The woman’s apparent communications of these distant feelings demonstrate her indifferent attitude toward this person during the commencement of the poem. The second stanza denotes a lustful, yearning of her partner. She describes her partner’s physical attributes starting with his stomach, which she describes as flat, and uses a metaphor of their skin as milk in the moonlight. The second line’s hyperbole allows the reader to understand that even though they were amidst many people, she noticed his glimmer. As they dance, her judgment becomes clouded and her inhibitions appear to fade.
The last two lines illustrate the physical connection that has occurred. “I let you touch me where I am most vulnerable, heart of the vulva, vulva of the heart. ” (Chin 9-10) This metaphor is twice as significant. The first half represents that they have pleasured her physically in the most personal part of her body, while the second half symbolizes the emotional contact that her partner has made with her heart. 2 The author alters the mood of the piece again, when the woman expresses the compassion she begins to show.
The first lines declare her trepidation that she might not find someone else like her partner. She does not want this association to be comparable to her past relationships, in which her previous lovers left scorned. The sentiment of the first three lines of this stanza illustrates her empathy. “Perhaps, I fear, there will not be another like you, / or you might walk away in the same face of others- / -blue with scorn and a troubled life. ” (Chin 11-13) The feeling of dispassion once expressed has now been replaced, possibly due to her knowledge of the impending closure of the relationship.
The author then gives the realization of the situation saying, “But, for now, let the summers be savored and the centuries be forgiven. ” (Chin 14) The woman would like to preserve the good times and put any other concerns out of her mind for now. She ends the poem with the lines, “Two lovers in a field of floss and iris- / where nothing else matters but the dew and the light. ” (Chin 15-16) The author poignantly ends her poem, where the woman is holding on to her memories, unconcerned of the future only thinking of the present.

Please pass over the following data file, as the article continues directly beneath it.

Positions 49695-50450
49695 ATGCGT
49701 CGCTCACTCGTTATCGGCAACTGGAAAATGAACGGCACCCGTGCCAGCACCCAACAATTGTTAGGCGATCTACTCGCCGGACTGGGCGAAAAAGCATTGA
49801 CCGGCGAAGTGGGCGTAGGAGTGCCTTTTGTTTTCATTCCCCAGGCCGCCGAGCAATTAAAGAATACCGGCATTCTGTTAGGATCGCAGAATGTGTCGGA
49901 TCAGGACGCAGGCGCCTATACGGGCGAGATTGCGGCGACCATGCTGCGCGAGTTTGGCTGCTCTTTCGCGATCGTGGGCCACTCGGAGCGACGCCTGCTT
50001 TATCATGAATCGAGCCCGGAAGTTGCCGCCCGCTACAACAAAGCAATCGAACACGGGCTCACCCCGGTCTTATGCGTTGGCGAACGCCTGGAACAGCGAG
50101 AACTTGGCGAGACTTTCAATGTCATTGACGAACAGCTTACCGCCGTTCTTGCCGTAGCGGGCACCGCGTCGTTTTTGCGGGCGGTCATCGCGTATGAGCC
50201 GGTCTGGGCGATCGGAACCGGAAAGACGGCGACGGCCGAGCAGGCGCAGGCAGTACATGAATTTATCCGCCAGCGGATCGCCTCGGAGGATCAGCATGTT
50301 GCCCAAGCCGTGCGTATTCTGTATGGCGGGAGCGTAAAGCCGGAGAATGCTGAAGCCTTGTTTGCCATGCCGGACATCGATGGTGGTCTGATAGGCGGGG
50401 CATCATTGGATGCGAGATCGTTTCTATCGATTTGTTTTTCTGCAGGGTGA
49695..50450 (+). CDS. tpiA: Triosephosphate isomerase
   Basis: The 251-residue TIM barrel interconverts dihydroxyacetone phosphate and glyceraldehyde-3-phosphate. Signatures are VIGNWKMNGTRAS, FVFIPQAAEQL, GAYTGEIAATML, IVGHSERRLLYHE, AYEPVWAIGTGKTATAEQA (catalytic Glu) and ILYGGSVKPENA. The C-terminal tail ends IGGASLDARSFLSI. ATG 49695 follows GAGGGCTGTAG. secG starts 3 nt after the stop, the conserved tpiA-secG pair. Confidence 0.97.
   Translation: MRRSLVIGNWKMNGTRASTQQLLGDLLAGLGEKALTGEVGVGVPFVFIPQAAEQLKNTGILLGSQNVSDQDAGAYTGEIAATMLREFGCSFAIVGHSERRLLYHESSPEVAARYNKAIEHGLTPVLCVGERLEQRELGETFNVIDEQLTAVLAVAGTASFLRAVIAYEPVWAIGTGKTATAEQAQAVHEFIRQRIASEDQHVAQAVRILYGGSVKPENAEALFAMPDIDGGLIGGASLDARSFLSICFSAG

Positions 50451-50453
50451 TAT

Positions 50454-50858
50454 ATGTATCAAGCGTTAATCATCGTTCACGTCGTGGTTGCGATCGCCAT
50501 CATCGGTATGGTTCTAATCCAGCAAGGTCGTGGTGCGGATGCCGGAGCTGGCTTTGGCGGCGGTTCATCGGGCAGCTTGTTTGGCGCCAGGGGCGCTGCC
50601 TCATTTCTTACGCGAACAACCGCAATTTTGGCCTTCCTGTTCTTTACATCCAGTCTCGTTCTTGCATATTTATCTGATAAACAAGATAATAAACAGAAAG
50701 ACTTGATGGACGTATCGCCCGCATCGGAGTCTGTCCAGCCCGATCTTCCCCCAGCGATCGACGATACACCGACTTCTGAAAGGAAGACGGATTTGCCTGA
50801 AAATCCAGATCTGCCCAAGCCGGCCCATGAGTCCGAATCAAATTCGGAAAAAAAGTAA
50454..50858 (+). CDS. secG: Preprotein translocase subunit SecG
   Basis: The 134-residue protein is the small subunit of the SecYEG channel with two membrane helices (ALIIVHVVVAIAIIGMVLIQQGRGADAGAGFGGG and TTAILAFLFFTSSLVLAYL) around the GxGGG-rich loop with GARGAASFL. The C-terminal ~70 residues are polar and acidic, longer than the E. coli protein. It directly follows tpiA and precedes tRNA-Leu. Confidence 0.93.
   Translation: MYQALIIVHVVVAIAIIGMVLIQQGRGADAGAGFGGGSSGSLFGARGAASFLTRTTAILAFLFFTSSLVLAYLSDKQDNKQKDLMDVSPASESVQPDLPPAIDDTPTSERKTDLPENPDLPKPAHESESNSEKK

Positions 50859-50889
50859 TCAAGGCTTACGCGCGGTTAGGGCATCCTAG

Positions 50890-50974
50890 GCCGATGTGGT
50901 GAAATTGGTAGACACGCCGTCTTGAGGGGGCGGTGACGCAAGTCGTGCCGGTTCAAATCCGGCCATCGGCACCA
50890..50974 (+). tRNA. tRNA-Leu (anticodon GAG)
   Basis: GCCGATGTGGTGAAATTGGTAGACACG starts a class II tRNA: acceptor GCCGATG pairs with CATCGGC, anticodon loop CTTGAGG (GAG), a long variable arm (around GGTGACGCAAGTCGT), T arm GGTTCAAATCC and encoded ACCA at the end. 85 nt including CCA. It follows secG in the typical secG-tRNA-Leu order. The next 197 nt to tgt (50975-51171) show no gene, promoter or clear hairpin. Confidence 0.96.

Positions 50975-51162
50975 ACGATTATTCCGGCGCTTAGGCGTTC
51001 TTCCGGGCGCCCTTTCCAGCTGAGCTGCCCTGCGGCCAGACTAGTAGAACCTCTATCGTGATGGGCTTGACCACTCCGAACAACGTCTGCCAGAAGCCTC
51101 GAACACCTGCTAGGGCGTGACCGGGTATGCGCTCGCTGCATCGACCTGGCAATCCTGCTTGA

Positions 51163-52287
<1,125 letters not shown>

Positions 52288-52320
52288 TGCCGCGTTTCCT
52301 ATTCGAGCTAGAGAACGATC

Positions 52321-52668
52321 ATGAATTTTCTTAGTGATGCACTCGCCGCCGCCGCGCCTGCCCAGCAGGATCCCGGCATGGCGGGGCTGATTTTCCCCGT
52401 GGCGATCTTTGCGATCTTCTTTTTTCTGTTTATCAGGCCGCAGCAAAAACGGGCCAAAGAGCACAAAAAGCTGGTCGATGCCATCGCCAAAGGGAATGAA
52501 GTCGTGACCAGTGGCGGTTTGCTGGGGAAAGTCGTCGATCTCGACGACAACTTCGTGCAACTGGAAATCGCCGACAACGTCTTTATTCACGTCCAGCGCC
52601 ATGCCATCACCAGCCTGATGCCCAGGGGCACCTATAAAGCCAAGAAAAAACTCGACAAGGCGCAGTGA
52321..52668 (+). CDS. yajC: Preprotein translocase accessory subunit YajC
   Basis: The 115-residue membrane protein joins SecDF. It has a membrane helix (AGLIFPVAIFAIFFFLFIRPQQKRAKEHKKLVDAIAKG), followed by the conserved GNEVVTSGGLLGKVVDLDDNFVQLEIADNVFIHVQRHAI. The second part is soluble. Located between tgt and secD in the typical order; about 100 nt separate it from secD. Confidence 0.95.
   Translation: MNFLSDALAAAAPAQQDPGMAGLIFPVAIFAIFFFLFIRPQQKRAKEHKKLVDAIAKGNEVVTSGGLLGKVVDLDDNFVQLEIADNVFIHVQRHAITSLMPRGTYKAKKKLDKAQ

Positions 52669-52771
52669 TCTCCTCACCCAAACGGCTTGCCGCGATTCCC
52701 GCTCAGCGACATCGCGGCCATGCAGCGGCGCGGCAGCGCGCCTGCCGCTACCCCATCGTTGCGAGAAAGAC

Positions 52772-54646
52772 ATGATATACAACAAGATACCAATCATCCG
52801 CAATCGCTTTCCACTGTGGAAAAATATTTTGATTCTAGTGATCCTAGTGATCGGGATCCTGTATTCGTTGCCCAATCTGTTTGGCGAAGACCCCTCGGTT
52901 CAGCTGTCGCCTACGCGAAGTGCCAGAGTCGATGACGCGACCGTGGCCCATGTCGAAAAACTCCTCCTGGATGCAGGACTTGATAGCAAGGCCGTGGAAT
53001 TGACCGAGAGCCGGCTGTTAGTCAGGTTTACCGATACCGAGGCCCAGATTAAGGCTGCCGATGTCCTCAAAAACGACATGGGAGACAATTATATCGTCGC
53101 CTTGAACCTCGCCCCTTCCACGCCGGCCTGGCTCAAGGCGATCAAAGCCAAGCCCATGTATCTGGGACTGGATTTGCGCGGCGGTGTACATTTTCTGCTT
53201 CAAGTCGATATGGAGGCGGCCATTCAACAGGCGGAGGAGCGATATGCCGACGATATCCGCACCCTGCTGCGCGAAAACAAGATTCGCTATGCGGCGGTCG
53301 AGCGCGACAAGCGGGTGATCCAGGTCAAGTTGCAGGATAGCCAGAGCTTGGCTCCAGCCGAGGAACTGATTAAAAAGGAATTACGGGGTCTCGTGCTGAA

The situations and settings of the poem vary as much as the tones do. Our speaker stays the same yet her location seems to change throughout the stanzas. In the beginning our speaker appears to be at home. This is inferred by her comment to her partner regarding him not lingering around. Then it seems that either she has gone to a place where she is reminiscing about meeting, or seeing her partner, at what would be perceived as a function due to her reference of “a thousand tired eyes”. Chin 7) The last stanza doesn’t give the impression of the woman being at a specific setting but more of her reflecting on her past circumstances. The last two lines seem to be more of a daydream that has her envisioning herself and her partner in a field of floss and iris. The author uses figures of speech to captivate and retain the readers’ interest. The hyperbole used in the seventh line strengthens the author’s emphasis of her desire for her lover, being able to notice her lover amongst many people.
The metaphor used in the last two lines symbolizes the physical and emotional feelings experienced by the speaker. In conclusion, the author has used creative writing to express the emotions felt during diverging relationships to explicate the same emotions experienced in this particular relationship. In my opinion, the altered tones and situations create a balance to the poem that keeps the reader intrigued. The author has expressed the emotions that most people experience during their own relationships, whether or not the relationship was the similar to the one described in the poem.